About the Book
The laws of Tristia, the Greatcoats are travelling Magisters upholding King’s Law. They are heroes. Or at least they were, until they stood aside while the Dukes took the kingdom, and impaled their King’s head on a spike.
Now Tristia is on the verge of collapse and the barbarians are sniffing at the borders. The Dukes bring chaos to the land, while the Greatcoats are scattered far and wide, reviled as traitors, their legendary coats in tatters.
All they have left are the promises they made to King Paelis, to carry out one final mission. But if they have any hope of fulfilling the King’s dream, the divided Greatcoats must reunite, or they will also have to stand aside as they watch their world burn.
This book was provided for me to review by the publisher.
Recently a wonderful person at Jo Fletcher Books emailed me, asking if I would like to be put on the reviewer list. I basically said, ‘HELL YES’ in no uncertain terms. Jo Fletcher Books consistently puts out books that I want to read, and I enjoy reading. I was beyond thrilled to be put on their reviewer list. When the next email that landed from Jo Fletcher Books was asking if I wanted to review Traitor’s Blade, I almost passed out from an overload of excitement. Traitor’s Blade was a book that first caught my attention from one of my Books I’m Eyeing posts. I was incredibly disappointed to find out it didn’t surface in the USA until July. Oh, the pain! When I was offered this book to review, I think I probably replied with another ‘HELL YES’ in record time.
The book arrived, and it absolutely consumed me.
You see, I am kind of done with the swashbuckling adventures, witty repartees, busty women in taverns and men with gray morality doing something grand for their own predictable purpose. Those books are fun, but I’m kind of sick of them. On the surface, Traitor’s Blood looks very similar to that kind of thing, but I saw how many people were going nuts (in a good way) about the book so I knew there had to be something special about it.
And there is. Despite the fact that many of the elements are fairly similar to many other swashbuckling sword and sorcery adventures out there, Castell adds so much believability that nicely pairs this easy read, humorous book with some darker and much more thoughtful themes. In fact, one thing that Castell does quite well is the world building. There is a lot of history, both political and personal, in these pages The characters are never just surface level, and while the wry banter flies, there is always a purpose and a deeper message being hit on in the dialogue.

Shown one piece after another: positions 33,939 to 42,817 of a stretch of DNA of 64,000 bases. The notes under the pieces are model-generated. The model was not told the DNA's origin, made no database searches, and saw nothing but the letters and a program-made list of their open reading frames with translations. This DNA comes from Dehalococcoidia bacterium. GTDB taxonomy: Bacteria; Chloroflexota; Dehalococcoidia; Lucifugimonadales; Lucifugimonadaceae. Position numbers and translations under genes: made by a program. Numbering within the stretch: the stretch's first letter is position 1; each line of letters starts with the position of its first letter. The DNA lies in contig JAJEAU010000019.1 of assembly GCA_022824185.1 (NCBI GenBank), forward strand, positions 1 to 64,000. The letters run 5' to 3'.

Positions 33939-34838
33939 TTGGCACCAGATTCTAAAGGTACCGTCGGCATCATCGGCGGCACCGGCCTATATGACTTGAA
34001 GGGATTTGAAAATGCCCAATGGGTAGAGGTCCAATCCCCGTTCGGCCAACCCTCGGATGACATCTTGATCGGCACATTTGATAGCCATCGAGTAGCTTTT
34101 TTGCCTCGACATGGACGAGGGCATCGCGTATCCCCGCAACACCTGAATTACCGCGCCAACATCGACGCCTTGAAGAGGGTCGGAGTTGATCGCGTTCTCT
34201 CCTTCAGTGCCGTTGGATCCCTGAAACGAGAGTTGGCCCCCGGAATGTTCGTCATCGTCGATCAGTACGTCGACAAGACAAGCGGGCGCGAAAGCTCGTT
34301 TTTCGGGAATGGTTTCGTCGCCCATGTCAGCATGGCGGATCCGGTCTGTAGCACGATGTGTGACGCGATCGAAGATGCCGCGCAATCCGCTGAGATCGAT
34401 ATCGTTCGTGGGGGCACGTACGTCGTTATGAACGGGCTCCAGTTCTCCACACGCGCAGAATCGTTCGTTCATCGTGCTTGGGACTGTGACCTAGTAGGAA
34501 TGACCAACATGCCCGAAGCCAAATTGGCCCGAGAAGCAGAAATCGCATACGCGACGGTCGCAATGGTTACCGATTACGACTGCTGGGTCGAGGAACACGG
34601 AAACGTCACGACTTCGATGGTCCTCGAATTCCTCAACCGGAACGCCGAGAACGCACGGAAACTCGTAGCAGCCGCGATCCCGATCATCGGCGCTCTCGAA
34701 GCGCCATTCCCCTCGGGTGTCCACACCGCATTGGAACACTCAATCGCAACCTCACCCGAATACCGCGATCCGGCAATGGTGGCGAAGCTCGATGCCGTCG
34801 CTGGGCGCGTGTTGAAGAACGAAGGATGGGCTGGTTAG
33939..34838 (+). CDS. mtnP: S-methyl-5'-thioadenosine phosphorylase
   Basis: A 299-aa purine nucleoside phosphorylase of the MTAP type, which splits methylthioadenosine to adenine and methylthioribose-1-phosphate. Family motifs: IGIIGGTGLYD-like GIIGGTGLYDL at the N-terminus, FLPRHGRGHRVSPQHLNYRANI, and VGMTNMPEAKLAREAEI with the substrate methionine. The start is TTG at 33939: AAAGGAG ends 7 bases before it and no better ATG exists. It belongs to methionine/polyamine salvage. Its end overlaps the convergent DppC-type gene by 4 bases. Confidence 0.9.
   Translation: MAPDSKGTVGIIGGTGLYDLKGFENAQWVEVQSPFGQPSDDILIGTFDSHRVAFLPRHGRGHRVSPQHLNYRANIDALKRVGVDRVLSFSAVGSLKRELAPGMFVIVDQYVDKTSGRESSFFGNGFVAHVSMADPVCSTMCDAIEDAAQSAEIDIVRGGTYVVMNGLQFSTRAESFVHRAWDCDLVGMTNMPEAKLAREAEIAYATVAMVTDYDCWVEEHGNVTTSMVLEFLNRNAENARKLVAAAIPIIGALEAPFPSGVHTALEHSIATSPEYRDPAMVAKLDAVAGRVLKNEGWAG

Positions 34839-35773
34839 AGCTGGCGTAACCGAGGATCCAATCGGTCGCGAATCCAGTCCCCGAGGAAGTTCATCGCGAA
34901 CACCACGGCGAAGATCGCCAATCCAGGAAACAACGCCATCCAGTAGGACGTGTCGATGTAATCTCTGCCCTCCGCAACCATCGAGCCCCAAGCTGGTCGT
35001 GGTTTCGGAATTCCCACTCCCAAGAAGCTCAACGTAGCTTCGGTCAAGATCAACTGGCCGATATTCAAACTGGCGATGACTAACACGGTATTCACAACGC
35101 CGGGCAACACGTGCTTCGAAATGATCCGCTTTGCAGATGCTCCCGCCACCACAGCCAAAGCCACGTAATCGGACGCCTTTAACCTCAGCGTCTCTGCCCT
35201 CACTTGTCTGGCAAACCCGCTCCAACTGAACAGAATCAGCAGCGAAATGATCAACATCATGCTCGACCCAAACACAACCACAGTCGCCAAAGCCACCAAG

I think that’s what I loved about Traitor’s Blade so much. It’s incredibly fun, but it’s more than just a fun romp through someone’s imagination. There is so much thought that obviously went into the writing of this book, that I was just staggered. I learned a lot about fighting technique, so much, in fact, that I think the author himself must be some sort of impressive professional at the whole fighting-with-swords thing. The world was deft and layered, and by the time the book was over I felt a strange kinship with some of the cities, the countryside was alive, and the cultures, while foreign, were believable and nuanced.
Traitor’s Blade is a book you don’t want to start reading unless you have a lot of time to dedicate to it. You won’t want to put it down. Trust me on that.
The plot is also nuanced. There are twists and turns, some grand adventures, and nearly constant action. In the middle of this is our stalwart main character, Falcio, who is trying to do the right thing despite everything set against him. Castell does a great job at showing Falcio as more than just a good sword arm, but also a man with a good head on his shoulders, an intelligence that is needed in their current complex political situation(s). The secondary characters are each just as good as Falcio, though some of them seem to blend together and are less discernable than others. However, each personality works really well to give readers a full and more complex look into the plot as it is playing out.
Some aspects of the plot are pretty obvious, but some seem to unravel and unfold as the story progresses. This can be a little frustrating to some readers, but I enjoyed the suspense. I liked how Castell kept many aspects of the plot unfolding as I read. I felt like I was unwrapping the most incredible present the whole time I read the book. Traitor’s Blade is fast paced, dirty, full of action and complex relationships, twisting political climates, a quest, a group of close friends trying to do the right thing in the middle of so many bad things, and characters that you can really sympathize with. It is deep, funny, entertaining, and incredibly hard to put down.
Most of all, when I read this book, I felt like I was unwrapping a present the whole time. The book required almost no effort to enjoy. I just sank right in. I laughed and smiled, and felt the tension, and the emotional struggles the characters faced. I let go of myself and really sank into one intensely amazing, incredibly well realized world. Yes, this is a book for people who enjoy grimdark and swashbuckling adventures, but there’s also a delicious depth here that just worked for me on every single possible level. I’d almost hesitate to say it, but many of the political and deeper world building aspects of the book reminded me a bit of (hold your breath here) K.J. Parker (and we all know I think of him/her as the god of all things SFF, so you can imagine how hesitant I am to pair that name with any other author). Castell’s writing carried me away. This is a book that I wish I could experience the first time over and over again.